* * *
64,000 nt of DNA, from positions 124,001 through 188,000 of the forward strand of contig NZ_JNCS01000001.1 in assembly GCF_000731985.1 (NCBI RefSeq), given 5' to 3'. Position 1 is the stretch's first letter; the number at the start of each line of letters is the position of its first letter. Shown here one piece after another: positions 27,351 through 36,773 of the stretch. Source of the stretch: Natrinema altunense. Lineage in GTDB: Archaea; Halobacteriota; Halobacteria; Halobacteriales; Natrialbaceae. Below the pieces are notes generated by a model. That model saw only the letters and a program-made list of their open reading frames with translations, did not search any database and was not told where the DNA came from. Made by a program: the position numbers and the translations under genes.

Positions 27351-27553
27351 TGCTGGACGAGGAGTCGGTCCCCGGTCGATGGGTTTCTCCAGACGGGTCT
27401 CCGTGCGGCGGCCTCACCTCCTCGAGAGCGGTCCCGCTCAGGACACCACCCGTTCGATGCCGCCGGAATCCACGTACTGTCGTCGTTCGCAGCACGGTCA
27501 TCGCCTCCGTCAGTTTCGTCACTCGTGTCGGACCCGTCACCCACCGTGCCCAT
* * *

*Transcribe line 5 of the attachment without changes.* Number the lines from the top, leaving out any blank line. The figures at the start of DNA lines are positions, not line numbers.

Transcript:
27501 TCGCCTCCGTCAGTTTCGTCACTCGTGTCGGACCCGTCACCCACCGTGCCCAT